Balangay replica swamped by flood in Cavite
MANILA - Barely 2 months after it launched on a 4-year voyage around Southeast Asia, the "balangay" sea vessel was swept by raging flood waters near Cavite on Tuesday evening.
Team Balangay captain Art Valdez said in a text message that the vessel, a replica of the ancient Southeast Asian boats called "balangays", was "swamped with big waves and strong currents" at a waypoint in Ternate Municipality in the province of Cavite at around 9 p.m.
Valdez, in an interview on ANC, called the incident a "freak accident", since he said it was completely unexpected.
"We didn't expect that the river would just [go] up. When they opened the [Maragondon dam without notice], the flood [broke] and we got swept into the open sea," he said.
Valdez said that the team was forced to set sail at 12 midnight back to the Sangley Naval Base, their first waypoint.
"We're still making damage assessments but the Balangay and crew appear okay and [in] high spirits," he said in a text message sent to ABS-CBN.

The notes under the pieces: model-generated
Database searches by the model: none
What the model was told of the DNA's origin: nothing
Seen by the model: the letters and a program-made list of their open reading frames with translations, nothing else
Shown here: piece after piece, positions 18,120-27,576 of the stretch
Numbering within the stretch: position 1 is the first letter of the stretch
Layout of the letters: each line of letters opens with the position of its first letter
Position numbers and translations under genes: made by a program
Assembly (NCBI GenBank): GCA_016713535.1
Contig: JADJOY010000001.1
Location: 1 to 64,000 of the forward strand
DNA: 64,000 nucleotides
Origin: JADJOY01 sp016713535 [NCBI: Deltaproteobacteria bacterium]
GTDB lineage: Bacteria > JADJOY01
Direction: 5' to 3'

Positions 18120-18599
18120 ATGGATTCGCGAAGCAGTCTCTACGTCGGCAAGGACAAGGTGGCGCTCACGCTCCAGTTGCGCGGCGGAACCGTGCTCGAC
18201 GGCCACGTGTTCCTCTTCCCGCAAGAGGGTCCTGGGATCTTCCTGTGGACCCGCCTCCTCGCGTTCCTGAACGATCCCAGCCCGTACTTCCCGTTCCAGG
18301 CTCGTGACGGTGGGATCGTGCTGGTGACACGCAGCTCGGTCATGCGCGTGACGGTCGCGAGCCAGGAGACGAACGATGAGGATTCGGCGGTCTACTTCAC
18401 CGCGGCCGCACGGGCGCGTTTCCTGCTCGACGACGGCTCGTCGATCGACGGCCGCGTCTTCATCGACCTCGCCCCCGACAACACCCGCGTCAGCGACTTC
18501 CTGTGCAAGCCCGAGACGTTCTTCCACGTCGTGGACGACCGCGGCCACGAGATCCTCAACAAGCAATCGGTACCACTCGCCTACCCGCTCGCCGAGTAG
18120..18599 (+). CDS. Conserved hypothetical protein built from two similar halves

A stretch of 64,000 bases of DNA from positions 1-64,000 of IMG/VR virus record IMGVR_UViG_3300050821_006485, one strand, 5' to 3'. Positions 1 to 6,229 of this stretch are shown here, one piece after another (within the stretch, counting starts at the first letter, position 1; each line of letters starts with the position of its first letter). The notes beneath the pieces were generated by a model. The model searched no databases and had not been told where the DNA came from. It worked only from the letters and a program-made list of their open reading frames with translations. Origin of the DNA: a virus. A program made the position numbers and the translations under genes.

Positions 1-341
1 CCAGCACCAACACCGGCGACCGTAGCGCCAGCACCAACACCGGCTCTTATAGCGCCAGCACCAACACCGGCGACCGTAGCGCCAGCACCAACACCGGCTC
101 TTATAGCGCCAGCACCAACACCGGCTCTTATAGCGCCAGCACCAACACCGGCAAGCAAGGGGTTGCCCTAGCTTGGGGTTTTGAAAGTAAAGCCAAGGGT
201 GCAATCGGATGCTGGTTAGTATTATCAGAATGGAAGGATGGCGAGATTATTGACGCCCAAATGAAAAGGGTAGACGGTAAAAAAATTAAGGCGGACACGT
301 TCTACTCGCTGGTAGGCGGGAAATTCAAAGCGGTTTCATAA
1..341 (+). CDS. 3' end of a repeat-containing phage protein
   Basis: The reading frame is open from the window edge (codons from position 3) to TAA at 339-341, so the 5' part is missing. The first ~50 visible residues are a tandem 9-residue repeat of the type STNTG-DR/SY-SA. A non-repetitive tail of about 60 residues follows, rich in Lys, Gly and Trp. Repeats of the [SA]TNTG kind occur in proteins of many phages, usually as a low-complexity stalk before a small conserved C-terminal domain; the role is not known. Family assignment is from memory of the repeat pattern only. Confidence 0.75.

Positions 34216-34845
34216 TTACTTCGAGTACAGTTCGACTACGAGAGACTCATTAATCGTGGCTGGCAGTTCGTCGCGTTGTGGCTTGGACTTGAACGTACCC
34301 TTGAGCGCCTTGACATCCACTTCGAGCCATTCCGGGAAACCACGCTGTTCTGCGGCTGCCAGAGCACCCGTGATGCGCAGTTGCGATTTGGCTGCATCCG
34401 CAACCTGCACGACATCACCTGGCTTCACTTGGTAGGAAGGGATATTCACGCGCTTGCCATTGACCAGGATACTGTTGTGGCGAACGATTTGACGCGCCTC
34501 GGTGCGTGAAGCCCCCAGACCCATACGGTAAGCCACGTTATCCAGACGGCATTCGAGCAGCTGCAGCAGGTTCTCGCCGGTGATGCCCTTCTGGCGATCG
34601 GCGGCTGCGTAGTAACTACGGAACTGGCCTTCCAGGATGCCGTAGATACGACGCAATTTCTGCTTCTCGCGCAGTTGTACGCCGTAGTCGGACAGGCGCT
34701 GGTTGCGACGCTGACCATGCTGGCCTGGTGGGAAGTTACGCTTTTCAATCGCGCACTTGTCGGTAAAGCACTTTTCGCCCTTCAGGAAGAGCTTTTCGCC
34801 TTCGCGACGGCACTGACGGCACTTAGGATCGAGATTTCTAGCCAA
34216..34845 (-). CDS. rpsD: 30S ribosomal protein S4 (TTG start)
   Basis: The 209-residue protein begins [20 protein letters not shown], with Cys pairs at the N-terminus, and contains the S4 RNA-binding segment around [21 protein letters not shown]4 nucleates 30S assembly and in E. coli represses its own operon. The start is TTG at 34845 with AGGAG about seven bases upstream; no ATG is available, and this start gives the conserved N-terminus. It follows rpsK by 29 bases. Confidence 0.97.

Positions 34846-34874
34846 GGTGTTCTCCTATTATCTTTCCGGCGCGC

He added that the crew is just waiting for fair weather so that they will be able to continue their journey.
The team is set to visit every major port in the Philippine archipelago this year, covering a distance of about 2,108 nautical miles.
Their vessel, named "Ngandahig", is a replica of an ancient wooden boat excavated in the 1970s and believed to be one of the oldest seafaring vessels ever found in the Philippines.
The crew will then cross over to Sabah on the Malaysian part of Borneo, Micronesia, and Madagascar by next year.
It is expected to return on 2013 to Manila, where it first set sail on June 27, 2009.
The boat is manned by a core crew of 10 adventurers, including Nestor Emata and Leo Oracion, both of whom had scaled Mt. Everest. The team is supported by members of the Coast Guard and Philippine Navy.
After docking at a port, the crew will typically spend about 3 days promoting their environmental advocacy to nearby communities. With reports from ANC and Agence France-Presse.